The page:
“What should we choose between a plate full of dog’s shit and a plate full of cat’s shit?” That’s how Aryo (23) explains to me about his political view on the Indonesia presidential election on April, 17th. He believes that neither candidates have a compelling vision for a better Indonesia in the future. With his tired feeling toward Indonesian political climate, Aryo states that he was not using his right to vote Jokowi nor Prabowo for Wednesday (04/17) election.
On the other side, Agus (25) is tired of how people react to this election without any proper manners. Look at every social media platform; it feels like a civil war. I hate to see how friendship is broken because they have different political views. It’s not how should it work.” This situation leads him to golput, just like many young Indonesian generations.
Golput is an abbreviation from Golongan Putih or in English is a white group, people who abstain from presidential or legislative election in Indonesia. It became popular term after the reformation era, where the first general election was held after Soeharto regime in the late ’90s and early ’00s. Unfortunately, this political option grows more popular among the young generations in Indonesia, and this may become a problematic issue towards in this election.
Based on the survey from Jeune & Raccord Communication, Indonesian millennials have almost 40% of the tendency to abstain in the upcoming presidential election. The CEO of Jeune & Raccord Communication, Monica JR, stated that millennials are apathetic and do not care about the latest political information, including when the election is being held. This phenomenon should raise the essential question to Indonesian political climate, “Is there any hope of healthy political regeneration in Indonesia with the high number of apathetic young generations?”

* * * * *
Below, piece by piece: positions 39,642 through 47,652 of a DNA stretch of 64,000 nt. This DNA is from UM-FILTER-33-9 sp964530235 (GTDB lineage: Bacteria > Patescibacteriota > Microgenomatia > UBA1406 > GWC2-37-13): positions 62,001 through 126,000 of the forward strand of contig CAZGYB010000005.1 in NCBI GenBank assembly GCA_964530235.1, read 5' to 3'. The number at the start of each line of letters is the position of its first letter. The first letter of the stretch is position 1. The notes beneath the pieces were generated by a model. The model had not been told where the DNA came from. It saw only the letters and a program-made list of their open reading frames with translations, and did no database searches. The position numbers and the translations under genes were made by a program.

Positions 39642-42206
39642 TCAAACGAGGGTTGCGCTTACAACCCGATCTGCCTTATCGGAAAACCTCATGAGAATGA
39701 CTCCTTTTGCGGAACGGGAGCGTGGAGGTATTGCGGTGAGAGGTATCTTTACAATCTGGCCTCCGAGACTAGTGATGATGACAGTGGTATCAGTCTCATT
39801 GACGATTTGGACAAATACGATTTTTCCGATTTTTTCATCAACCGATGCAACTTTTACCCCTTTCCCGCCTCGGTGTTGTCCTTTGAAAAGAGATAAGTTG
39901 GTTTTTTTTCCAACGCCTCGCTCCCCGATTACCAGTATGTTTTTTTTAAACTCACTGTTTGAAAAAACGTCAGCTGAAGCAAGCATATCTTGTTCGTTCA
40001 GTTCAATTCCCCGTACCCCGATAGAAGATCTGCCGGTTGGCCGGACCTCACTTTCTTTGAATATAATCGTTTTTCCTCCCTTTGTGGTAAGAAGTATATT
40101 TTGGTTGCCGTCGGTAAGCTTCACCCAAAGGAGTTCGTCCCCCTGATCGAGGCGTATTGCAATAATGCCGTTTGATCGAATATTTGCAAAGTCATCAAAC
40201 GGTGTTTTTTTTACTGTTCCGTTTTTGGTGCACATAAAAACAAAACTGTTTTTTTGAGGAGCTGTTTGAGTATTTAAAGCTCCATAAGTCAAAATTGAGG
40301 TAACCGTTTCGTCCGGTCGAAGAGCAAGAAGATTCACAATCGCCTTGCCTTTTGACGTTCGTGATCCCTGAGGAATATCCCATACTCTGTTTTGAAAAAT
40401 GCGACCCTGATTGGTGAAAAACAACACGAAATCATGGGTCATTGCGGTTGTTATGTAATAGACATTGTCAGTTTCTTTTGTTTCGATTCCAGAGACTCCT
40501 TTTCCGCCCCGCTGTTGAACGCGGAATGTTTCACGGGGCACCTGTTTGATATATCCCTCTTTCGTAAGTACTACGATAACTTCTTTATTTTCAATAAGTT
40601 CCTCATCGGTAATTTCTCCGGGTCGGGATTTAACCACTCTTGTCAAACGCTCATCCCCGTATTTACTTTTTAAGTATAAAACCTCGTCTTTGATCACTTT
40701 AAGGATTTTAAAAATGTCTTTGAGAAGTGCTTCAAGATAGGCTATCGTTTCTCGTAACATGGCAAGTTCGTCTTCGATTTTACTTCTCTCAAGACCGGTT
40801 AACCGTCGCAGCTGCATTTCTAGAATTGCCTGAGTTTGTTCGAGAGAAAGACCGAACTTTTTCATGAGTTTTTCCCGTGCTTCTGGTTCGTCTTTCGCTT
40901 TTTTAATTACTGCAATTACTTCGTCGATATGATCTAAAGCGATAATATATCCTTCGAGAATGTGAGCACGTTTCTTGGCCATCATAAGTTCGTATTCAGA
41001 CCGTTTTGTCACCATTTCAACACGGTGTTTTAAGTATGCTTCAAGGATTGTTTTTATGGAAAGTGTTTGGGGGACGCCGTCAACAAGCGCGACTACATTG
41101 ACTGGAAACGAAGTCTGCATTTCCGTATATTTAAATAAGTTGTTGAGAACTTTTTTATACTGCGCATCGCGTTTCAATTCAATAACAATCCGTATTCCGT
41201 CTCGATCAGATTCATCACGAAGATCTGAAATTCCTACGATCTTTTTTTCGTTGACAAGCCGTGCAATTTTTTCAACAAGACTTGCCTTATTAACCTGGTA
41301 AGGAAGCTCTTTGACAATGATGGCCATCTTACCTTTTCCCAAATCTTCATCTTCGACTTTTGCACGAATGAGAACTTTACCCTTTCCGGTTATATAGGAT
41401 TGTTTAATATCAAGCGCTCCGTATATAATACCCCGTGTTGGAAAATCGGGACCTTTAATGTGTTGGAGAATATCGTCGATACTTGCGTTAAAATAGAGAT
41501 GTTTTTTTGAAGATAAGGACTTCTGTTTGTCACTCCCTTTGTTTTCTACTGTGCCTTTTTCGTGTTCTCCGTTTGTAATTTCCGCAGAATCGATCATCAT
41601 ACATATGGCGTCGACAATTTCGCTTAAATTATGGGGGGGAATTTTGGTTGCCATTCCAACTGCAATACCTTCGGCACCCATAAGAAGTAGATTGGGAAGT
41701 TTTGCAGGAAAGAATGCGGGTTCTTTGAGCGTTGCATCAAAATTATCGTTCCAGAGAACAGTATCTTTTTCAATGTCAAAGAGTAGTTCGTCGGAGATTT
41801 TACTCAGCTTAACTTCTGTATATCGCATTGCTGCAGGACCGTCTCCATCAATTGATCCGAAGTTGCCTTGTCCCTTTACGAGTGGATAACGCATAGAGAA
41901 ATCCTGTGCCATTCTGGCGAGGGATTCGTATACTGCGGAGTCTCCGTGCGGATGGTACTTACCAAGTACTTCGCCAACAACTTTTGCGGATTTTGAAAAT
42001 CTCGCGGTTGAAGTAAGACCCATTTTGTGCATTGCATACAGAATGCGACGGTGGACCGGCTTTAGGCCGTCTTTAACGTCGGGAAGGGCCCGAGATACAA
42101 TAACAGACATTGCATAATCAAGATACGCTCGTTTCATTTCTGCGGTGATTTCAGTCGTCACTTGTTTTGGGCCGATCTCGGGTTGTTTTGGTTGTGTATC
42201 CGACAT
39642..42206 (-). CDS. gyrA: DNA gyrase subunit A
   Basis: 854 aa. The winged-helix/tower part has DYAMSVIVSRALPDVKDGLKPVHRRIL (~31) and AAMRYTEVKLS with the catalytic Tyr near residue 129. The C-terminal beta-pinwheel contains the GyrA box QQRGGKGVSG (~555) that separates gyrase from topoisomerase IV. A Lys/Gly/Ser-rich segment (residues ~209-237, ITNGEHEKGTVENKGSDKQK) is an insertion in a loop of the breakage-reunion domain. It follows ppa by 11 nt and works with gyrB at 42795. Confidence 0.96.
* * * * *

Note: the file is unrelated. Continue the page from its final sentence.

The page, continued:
Many political parties in Indonesia declared themselves as millennial parties such as Partai Solidaritas Indonesia or PSI (Indonesia Solidarity Party) and Partai Keadilan Sejahtera or PKS (Justice Prosperous Party), but it seems they can’t help the millennials to be aware of political situations. Even based on the survey from Indonesia Survey Institute (LSI), PSI as a new party in this election will only get 0.4 votes and will fail to qualify themselves to the parliamentary threshold. Not just political parties try to set the image of millennial, but both of the presidential candidates also did the same. Jokowi and Prabowo try to recruit millennials figure to their teams, but it seems the solution to gain millennial voters didn’t work correctly.
After all, the election is already done, and now the country is waiting for the result of this political drama. Whether the survey from Jeune & Raccord Communication is right or wrong, Indonesia should think about the young generations as one of the solutions to regenerate their political climate that is full with old faces rather than new and young faces.
By Faizal Fahmi Baelul
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